Anti-PD1 Immunotherapy in Lung Cancer: Video and Summary

This is an excellent video explaining immunotherapy in lung cancer, primarily focusing on anti-PD1.

This video was published November 4, 2014 by Global Resource for Advancing Cancer Education (GRACE).

Dr. Jack West (Swedish Cancer Center, Seattle) moderates this discussion with Dr. Julie Brahmer (John Hopkins, Baltimore) and Dr. Ben Creelan (Moffitt Cancer Center, Tampa).

A summary of the video:

How do checkpoint blockade treatments work?

The body controls the immune system through checkpoint pathways to prevent an autoimmune attack or an over reaction by the immune system. Tumors use this mechanism to shield itself.

When the checkpoint pathway is blocked, the tumors' shields are removed and the immune system is unleashed against the tumors.

What is the response rate with checkpoint blockade?

Checkpoint blockade is the most exciting thing in the last 10 years. Over the four different PD1 inhibitors made by different companies, there is a 20% response rate in lung cancer. Checkpoint blockades lead to durable responses that go on for years, not the transient response that we see with tyrosine kinase inhibitors or chemotherapy.

What is the difference between PD1 and PDL1? Is there a difference in how they work?

Anti-PD1 is an antibody that binds PD1. When anti-PD1 binds the PD1 receptor on T cells it blocks the PD1 pathway. [T cells = soldier cells that kill cancer and infected cells]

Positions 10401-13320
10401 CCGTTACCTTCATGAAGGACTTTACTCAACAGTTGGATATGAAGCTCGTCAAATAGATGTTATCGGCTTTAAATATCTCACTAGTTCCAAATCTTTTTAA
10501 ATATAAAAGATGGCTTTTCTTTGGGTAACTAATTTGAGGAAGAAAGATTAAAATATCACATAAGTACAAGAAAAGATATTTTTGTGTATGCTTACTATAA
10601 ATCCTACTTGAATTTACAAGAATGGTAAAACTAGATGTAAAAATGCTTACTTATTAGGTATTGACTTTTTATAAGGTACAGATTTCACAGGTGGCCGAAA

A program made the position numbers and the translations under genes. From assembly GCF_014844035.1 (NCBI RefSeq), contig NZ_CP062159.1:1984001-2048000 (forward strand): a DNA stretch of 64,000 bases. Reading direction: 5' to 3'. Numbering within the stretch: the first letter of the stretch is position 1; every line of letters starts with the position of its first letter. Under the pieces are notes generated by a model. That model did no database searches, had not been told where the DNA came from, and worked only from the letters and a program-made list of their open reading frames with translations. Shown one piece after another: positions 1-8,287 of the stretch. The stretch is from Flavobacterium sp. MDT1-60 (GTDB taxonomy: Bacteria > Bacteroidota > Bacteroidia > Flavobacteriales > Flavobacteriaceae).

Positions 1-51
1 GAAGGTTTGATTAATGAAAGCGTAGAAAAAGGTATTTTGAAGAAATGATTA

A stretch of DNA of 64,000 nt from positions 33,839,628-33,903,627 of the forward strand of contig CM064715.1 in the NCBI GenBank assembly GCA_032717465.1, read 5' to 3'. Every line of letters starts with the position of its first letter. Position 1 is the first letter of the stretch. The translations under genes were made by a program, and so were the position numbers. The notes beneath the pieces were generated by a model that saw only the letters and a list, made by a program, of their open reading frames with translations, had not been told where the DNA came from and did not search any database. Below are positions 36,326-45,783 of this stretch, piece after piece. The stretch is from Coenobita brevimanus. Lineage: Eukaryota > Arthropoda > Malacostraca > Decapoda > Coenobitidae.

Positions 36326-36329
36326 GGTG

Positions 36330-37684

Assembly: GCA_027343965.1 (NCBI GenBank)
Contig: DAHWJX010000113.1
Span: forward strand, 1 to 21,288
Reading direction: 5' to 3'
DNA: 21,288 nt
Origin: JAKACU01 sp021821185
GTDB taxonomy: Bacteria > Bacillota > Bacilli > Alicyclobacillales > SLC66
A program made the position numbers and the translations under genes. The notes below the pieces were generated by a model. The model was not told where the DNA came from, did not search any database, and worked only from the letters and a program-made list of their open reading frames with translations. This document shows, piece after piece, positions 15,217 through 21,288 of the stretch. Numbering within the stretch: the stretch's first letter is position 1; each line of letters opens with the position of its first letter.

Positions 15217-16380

Anti-PDL1 is an antibody that recognises PDL1 ("L" stands for ligand). When anti-PDL1 binds PDL1 on the tumor or other cells, it blocks the PD1 pathway.

There may be slight differences in the toxicity and response of these two antibodies, but we see the same postive response when lung cancer patients are treated with either of them.

What patient does anti-PD1 work in? Who makes up the 20% who responded to anti-PD1?

Clinical trials are investigating whether patients with tumors expressing PDL1 respond better to anti-PD1 treatment. The data so far seems to suggest that positive response to anti-PD1 is correlated with tumors expressing PDL1. However, patients with tumors that do not express PDL1 also responded positively to anti-PD1.

The testing for PDL1 on tumors is not a standardized test, it is usually tested only in the context of the clinical trials.

The significance of PDL1 expression for efficacy is not clear. In one trial, PDL1 expression was tested in tumors from the time of initial diagnosis. However, at the time patients started the anti-PD1 trial, most of them had gone through many treatments, which may have changed the tumors' PDL1 expression.

What is the duration of response for anti-PD1, specifically Nivolumab?

The median duration of response is 74 weeks. Patients who are 1 year off treatment are still doing well, with tumors under control. Long term control is possible with this treatment.

How long should patients be kept on this therapy?

We don't know the optimal duration of treatment. But when the immune system achieves memory, even when treatment is stopped, the immune system will continue to control the cancer.

There are cases of kidney and colon cancer patients that were treated with checkpoint blockade, then were off treatment for 5 years, yet the disease has not come back.

What are the side effects and how tolerable are checkpoint blockade immunotherapy compared to chemo or targeted therapy?

People on anti-PD1 enjoy life more than people on active chemotherapy. It's much less toxicity compared to chemotherapy.

Side effects of checkpoint blockades can be unpredictable. You need to be highly suspicous and looking out for them.

Common side effects of checkpoint blockades include fatigue, rash, diarrhea. These are easily treated: rash with topical steroids, diarrhea with oral steroids.

Serious side effects include diarrhea that can develop into colitis (perforation of the gut), which needs to be treated early with steroids and stopping the checkpoint blockade. Autoimmune problems, such as pneumonitis (lung inflammation) or hepatitis. These are very rare.